Using outdoor farms for low-cost, large volume quality cannabis production not only makes sense economically, but environmentally as well. The cost of producing cannabis in a large-scale indoor facility is between $1 and $3 per gram, according to estimates by cannabis consulting firm Cannabis Compliance on its website. Outdoor farming, on the other hand, could bring production costs to below 0.20 cents per gram, the company notes.
“It just does not make sense to grow it indoors,” VanderMarel states. “Growing cannabis indoors does create good, quality products but it’s not environmentally friendly.
“I think consumers really do care about whether their products are grown appropriately and sustainably. I would really like to be a carbon-negative company.”
If the latest report from Nielsen is any indication, sustainable production practices are increasingly becoming the norm.
“Looking for a better lifestyle, consumers are searching for options that are healthier for them and for their homes,” Nielsen states in a November 2018 article, “Sustainable shoppers buy the change they wish to see in the world.”
More than 80 per cent of consumers globally feel strongly that companies should do their part to help improve the environment. The same global survey says 41 per cent of consumers are willing to open their wallets for products that are organic, and 38 per cent are willing to spend more on products made with sustainable materials.
With the impending changes to the Cannabis Act to allow for the legal production and sale of cannabis-infused products such as edibles, extracts and topicals, the cannabis industry is poised to expand its consumer base to non-traditional cannabis users. As the cannabis market opens up to a wider consumer population, the case for corporate social responsibility and environmental sustainability gets even stronger.
48North currently operates two indoor cultivation facilities: the DelShen Therapeutics production facility in Kirkland, Ont., and Good & Green in Brantford, with a combined annual production capacity of 5,000 kilograms.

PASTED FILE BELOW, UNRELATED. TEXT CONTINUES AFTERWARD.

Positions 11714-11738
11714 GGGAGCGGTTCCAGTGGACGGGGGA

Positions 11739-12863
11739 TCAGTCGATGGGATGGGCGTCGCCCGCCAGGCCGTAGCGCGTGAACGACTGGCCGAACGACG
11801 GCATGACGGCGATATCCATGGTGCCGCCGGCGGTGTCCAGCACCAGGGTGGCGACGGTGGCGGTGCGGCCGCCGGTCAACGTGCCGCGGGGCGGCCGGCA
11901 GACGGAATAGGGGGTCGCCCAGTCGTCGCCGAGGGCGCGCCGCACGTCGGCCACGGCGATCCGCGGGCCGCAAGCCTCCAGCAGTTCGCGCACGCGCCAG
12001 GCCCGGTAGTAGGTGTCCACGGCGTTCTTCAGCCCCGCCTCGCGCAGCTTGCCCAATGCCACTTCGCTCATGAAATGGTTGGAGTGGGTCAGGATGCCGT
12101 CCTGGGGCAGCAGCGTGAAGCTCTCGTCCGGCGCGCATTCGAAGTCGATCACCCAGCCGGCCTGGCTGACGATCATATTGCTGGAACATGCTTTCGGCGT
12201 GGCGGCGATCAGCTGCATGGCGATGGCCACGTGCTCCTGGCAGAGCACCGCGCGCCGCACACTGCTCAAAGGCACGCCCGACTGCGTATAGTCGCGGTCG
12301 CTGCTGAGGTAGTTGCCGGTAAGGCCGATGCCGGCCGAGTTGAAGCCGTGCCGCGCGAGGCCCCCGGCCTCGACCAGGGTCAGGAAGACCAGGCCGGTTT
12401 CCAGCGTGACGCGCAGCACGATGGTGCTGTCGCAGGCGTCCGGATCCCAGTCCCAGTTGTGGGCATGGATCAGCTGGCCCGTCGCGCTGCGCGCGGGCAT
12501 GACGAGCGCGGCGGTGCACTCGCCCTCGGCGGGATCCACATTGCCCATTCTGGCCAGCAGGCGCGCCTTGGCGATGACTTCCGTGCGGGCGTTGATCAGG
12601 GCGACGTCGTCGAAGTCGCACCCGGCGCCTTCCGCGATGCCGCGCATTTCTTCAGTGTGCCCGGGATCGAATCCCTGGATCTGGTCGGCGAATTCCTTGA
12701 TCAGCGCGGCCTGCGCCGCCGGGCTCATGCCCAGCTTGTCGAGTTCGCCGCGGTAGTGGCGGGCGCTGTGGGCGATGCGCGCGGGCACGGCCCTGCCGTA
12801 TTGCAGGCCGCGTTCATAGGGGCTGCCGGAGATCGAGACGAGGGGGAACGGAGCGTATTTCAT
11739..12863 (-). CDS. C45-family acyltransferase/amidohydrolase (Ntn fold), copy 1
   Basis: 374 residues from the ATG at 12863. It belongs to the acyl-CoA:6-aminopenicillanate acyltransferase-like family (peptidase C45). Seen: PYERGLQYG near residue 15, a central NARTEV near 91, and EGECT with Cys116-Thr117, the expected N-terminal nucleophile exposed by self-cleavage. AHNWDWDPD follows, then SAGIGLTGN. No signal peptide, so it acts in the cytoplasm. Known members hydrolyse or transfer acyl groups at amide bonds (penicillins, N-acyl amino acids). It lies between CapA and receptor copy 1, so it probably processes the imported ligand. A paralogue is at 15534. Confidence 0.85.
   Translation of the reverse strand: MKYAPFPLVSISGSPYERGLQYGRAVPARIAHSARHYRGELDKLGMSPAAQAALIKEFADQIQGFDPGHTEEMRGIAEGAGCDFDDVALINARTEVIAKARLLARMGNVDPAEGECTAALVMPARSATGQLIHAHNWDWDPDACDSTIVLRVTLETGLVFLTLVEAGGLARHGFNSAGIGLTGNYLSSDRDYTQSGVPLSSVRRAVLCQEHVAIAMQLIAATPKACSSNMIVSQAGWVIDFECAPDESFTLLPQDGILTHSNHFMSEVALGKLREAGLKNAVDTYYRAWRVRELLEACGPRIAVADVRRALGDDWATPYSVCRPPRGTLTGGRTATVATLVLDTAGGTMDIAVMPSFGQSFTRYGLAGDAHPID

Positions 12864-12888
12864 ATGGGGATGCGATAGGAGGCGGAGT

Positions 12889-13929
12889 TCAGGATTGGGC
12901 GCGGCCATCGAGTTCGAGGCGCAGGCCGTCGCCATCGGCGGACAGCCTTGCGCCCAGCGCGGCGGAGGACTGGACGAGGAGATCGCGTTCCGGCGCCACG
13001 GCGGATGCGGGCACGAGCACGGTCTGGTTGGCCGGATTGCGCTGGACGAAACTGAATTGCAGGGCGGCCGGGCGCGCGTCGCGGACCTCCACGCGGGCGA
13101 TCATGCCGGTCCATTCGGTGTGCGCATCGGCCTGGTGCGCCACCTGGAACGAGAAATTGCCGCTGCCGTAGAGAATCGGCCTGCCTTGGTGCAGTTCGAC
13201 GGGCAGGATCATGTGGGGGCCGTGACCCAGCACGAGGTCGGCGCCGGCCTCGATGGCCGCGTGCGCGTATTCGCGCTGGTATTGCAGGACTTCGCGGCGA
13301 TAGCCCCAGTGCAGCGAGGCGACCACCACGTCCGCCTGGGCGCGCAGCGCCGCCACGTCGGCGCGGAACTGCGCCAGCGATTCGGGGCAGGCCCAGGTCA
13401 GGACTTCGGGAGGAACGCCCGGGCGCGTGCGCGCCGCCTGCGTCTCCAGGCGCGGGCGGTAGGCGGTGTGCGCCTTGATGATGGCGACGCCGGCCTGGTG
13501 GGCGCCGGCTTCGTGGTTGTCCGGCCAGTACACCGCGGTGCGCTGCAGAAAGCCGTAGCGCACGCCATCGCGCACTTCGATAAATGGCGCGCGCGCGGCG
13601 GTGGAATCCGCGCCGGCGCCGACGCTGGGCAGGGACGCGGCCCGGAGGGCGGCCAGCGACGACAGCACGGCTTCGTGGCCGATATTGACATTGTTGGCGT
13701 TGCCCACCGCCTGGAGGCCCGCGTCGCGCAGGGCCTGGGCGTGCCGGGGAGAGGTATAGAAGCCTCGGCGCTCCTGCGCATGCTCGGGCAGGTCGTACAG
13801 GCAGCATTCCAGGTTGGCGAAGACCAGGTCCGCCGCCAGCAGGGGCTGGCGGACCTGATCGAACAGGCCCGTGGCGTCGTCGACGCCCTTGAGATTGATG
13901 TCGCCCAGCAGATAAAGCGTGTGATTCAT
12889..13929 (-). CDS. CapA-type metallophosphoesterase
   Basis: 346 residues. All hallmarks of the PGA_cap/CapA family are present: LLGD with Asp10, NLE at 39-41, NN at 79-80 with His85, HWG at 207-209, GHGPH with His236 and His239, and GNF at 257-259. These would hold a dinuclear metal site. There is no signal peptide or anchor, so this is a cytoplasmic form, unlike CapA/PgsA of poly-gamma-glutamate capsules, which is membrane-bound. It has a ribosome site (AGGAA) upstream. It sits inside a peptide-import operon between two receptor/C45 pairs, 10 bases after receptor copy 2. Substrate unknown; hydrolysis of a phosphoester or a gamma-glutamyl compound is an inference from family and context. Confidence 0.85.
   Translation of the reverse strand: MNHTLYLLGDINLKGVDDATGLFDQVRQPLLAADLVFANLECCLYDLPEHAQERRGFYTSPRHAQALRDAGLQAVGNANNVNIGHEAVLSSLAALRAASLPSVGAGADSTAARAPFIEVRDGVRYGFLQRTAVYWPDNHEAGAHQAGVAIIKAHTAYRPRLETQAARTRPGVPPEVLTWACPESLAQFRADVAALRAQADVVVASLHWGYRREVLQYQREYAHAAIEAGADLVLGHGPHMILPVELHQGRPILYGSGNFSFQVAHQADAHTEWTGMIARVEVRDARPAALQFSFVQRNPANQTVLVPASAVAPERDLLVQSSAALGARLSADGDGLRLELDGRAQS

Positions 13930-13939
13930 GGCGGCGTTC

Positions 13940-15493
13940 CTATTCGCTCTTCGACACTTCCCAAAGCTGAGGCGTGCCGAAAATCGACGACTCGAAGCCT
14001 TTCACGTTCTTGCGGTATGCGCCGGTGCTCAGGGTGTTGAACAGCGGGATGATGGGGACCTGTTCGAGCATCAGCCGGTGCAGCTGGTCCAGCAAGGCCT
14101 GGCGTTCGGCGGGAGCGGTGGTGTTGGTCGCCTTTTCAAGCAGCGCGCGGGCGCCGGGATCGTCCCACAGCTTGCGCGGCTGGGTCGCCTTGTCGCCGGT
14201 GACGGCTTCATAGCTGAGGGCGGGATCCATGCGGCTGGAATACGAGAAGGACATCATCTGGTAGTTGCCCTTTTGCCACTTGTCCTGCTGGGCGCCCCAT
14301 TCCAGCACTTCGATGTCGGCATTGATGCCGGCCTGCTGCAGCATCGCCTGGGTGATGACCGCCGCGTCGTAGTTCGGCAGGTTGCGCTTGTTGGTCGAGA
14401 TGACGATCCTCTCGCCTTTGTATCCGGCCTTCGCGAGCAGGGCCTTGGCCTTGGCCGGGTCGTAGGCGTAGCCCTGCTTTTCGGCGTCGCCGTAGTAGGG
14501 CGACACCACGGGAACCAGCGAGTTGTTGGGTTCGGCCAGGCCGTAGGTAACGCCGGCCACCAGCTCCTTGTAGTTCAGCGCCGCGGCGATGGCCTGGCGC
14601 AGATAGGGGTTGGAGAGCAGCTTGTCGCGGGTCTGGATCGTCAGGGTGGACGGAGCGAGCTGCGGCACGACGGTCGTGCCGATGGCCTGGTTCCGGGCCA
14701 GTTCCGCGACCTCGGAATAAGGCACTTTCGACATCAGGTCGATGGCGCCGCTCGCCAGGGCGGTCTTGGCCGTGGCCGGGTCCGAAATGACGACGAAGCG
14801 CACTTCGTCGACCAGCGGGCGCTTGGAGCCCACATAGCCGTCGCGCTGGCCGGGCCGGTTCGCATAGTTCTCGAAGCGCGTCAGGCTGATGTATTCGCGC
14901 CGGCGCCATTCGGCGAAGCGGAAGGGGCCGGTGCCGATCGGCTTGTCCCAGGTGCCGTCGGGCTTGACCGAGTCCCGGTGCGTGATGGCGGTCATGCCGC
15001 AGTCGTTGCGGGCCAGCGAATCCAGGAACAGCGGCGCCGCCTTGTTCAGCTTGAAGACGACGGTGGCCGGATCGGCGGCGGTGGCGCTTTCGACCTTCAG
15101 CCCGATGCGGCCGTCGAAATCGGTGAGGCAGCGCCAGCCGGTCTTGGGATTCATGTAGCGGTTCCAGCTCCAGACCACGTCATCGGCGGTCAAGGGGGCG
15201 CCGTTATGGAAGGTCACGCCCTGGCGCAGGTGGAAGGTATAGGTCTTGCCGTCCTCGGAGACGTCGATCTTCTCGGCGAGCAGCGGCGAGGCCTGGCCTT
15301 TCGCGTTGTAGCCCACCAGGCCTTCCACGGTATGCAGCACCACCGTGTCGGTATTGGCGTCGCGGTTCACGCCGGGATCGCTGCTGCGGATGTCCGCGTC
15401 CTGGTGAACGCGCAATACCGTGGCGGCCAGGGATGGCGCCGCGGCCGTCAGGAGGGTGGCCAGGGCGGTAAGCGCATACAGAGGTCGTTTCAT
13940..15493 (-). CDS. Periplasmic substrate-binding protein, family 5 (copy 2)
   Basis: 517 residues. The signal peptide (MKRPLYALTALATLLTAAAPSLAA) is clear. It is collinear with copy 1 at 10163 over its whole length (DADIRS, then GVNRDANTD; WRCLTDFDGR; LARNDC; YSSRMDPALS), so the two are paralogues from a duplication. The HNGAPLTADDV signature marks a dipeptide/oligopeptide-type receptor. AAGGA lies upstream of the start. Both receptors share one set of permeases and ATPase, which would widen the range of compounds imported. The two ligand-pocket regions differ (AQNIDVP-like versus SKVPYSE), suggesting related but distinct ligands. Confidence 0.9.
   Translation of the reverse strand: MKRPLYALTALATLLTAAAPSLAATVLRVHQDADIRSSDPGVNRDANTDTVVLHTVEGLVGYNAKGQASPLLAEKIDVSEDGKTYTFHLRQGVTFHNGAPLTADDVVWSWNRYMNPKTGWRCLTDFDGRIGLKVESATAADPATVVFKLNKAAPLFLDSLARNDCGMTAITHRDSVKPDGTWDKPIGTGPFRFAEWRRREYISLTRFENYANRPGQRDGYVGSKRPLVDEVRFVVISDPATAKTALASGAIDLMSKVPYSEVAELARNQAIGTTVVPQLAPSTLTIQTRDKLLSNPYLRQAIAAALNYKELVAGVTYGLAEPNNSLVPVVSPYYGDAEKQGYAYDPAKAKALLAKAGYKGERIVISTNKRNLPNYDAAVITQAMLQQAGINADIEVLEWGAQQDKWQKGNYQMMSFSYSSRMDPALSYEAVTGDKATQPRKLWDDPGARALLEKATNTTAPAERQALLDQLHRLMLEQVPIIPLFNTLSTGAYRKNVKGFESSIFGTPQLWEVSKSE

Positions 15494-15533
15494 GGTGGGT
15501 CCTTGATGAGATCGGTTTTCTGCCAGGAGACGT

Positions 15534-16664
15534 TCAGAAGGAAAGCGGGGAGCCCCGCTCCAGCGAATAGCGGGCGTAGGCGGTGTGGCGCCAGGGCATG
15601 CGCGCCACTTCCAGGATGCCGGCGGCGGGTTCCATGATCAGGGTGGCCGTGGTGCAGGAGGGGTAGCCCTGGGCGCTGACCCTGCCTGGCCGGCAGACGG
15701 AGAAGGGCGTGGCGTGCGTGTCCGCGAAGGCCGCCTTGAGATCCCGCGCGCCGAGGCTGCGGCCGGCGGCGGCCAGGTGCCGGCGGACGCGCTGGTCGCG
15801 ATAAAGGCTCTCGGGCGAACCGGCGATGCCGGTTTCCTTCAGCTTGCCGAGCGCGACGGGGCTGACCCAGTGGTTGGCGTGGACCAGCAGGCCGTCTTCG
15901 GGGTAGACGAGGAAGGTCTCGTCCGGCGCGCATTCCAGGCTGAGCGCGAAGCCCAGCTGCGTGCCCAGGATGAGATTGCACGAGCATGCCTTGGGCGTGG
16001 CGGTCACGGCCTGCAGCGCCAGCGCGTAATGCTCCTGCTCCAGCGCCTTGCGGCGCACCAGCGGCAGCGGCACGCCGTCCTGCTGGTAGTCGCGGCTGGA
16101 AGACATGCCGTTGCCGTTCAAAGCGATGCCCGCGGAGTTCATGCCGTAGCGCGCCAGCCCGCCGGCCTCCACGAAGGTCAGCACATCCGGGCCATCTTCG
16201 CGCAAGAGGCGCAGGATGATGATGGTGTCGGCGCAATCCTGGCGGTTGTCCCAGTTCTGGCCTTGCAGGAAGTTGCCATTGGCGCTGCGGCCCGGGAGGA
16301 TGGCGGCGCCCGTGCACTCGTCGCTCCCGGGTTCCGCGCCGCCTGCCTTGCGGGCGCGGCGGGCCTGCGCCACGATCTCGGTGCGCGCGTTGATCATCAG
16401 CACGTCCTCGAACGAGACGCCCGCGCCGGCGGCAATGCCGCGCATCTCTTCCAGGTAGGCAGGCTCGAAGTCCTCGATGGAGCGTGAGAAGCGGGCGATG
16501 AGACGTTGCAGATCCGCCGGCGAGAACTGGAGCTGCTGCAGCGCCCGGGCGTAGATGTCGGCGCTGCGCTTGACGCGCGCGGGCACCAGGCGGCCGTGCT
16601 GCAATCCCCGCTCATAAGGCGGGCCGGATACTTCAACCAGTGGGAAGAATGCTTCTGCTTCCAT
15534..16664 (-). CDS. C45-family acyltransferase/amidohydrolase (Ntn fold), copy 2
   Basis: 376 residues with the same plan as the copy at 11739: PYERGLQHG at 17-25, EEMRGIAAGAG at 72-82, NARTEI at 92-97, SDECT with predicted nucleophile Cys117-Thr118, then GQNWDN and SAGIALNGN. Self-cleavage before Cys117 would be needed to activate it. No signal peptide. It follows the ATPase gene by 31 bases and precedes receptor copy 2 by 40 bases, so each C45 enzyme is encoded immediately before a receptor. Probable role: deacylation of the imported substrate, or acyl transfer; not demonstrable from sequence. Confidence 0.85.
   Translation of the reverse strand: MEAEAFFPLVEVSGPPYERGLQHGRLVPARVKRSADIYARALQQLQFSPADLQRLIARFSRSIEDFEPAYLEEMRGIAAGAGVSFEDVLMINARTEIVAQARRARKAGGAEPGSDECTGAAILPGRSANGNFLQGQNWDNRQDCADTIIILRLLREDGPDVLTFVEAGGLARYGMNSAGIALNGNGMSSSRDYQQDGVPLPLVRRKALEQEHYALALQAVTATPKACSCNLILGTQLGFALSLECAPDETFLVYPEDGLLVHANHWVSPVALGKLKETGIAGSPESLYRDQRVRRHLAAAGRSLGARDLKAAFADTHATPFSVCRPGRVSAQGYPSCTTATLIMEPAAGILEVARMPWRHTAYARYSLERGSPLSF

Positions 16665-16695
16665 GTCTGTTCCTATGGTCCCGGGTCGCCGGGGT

“We have two indoor facilities that we try to manage as well as we can using LED lights and glycol-based HVAC so we’re not putting a huge strain on the environment,” VanderMarel says. “The bulk of our products, pending Health Canada approval, will come from the outdoor grow. And the electricity needs and the infrastructure needs are minimal compared to what we need for an indoor grow.”
48North, and VanderMarel in particular, is on the path to making all cannabis products coming from the organization all-natural and organically grown. The indoor production facility in Brantford is already growing cannabis organically. VanderMarel is currently leading the charge in transitioning the DelShen indoor grow to full organic cultivation.
VanderMarel is no stranger to organic certification, having gone through the process with her first “baby” TGOD for Ecocert certification.
“I think it’s important as a market differentiator, but also for our target consumers,” she says. “We know that the organic shopping basket is getting bigger weekly. Also, consumers are getting more aware of what they put in or on their bodies.”
One of the biggest infrastructure investments in outdoor cultivation is the security system. 48North spared no expense in ensuring that its farm is equipped with the latest security systems to protect its crops from any type of breach.
“Under Health Canada, we have to be aware of any actual or attempted intrusions. Whether it be at our other sites or our farms, we can detect someone before they even approach the fence,” VanderMarel says.
“On top of that we have everything from infrared sensors, vibration sensors, invisible lasers. There’s a lot of security infrastructure that we’ve put in place in there that we feel exceeds the expectations of Health Canada.”
The company also recently hired a new head of security; a retired local police officer from Brantford who also runs a security company.
A large security force will be present at the farm, especially during harvest time, VanderMarel adds.